The early 2000s were characterised by the smart. The German subcompact car conquered the European market with its ultra-compact, city-friendly dimensions and relatively favourable price. It is therefore not surprising that many manufacturers of the time responded with models such as the Peugeot 1007 or the Toyota Aygo.

In addition to the Aygo, the Japanese manufacturer also presented the strange Endo concept, an even more compact model with a number of futuristic solutions. Parts of the design later found their way into the small Toyota iQ.

The city is its habitat

The Endo was designed by Toyota's European design centre ED2 in France and presented for the first time at the Frankfurt Motor Show in 2005. Its design catches the eye: square lines and curves intersect in the small body, which is 3 metres long, 1.69 metres wide and 1.52 metres high.

Toyota Endo Concept (2005)

Toyota Endo Concept (2005)

Toyota Endo Concept (2005)

Toyota Endo Concept – der Fond

Figures that are not too far removed from those of the smart fortwo, but which, in contrast to the German model, are reflected in a larger, more practical and high-tech interior. On board, the flat screen, which stretches across the entire dashboard and is somewhat reminiscent of the modern Hyperscreen from Mercedes-Benz, is striking.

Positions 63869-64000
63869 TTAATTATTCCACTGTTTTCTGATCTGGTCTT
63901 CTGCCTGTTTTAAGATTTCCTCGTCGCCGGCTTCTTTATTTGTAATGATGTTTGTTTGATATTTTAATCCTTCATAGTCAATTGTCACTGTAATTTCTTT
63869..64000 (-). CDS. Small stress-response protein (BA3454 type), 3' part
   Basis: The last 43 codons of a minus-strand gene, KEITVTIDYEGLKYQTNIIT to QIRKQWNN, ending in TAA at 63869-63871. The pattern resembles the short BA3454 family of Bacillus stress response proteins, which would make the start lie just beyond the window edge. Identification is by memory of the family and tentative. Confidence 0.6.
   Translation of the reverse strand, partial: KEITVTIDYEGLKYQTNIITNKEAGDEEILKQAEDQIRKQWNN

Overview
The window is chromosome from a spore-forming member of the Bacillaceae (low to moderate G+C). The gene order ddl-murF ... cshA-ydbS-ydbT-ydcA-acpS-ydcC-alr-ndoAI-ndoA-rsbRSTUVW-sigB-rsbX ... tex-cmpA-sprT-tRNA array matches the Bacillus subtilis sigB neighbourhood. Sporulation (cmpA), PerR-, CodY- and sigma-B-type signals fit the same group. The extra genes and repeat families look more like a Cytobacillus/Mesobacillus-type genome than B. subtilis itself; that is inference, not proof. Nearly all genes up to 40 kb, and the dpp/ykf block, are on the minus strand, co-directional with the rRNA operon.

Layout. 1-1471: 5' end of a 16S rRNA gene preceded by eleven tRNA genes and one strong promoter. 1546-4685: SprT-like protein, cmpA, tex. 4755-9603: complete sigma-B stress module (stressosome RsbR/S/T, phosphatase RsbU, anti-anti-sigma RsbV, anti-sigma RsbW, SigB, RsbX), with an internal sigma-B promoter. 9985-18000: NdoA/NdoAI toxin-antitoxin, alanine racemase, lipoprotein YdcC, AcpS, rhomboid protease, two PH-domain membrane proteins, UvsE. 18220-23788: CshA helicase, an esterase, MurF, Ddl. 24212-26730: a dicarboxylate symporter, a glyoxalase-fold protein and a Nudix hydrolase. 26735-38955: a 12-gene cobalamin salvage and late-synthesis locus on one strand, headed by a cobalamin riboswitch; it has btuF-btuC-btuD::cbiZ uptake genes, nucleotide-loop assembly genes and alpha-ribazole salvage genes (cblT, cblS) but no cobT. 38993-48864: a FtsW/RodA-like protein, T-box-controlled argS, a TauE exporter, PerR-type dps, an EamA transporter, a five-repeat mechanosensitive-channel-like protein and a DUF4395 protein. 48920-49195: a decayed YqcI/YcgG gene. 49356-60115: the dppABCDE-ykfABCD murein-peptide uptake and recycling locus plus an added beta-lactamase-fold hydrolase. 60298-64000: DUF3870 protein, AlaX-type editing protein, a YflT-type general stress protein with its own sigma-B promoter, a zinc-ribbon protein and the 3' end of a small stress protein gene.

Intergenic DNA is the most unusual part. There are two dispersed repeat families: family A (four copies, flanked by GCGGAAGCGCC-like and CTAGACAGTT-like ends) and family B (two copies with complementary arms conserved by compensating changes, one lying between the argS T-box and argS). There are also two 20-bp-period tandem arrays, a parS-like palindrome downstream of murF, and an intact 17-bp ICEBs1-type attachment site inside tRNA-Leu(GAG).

Four-seater with compromises

Inside, the Toyota is more of a 2+2, with two full-size front seats and two small rear seats suitable for children or adults - but only for short journeys. Note that these two seats are not upholstered (to gain a few centimetres of space), which suggests not exactly first-class comfort.

Toyota Endo Concept (2005)

Toyota Endo Concept – das Cockpit

In any case, they are very practical, as the seats also serve as real swivel tables on which luggage can be better stored when there are no passengers on board.

Access is also easy thanks to the doors, which open like scissors. We don't know which engine the Toyota was fitted with, but it is possible that it was the same as in the Aygo of the time, which was available with a 68 PS 1.0-litre petrol engine and a 55 PS 1.4-litre diesel.

Gallery: Toyota Endo Concept (2005)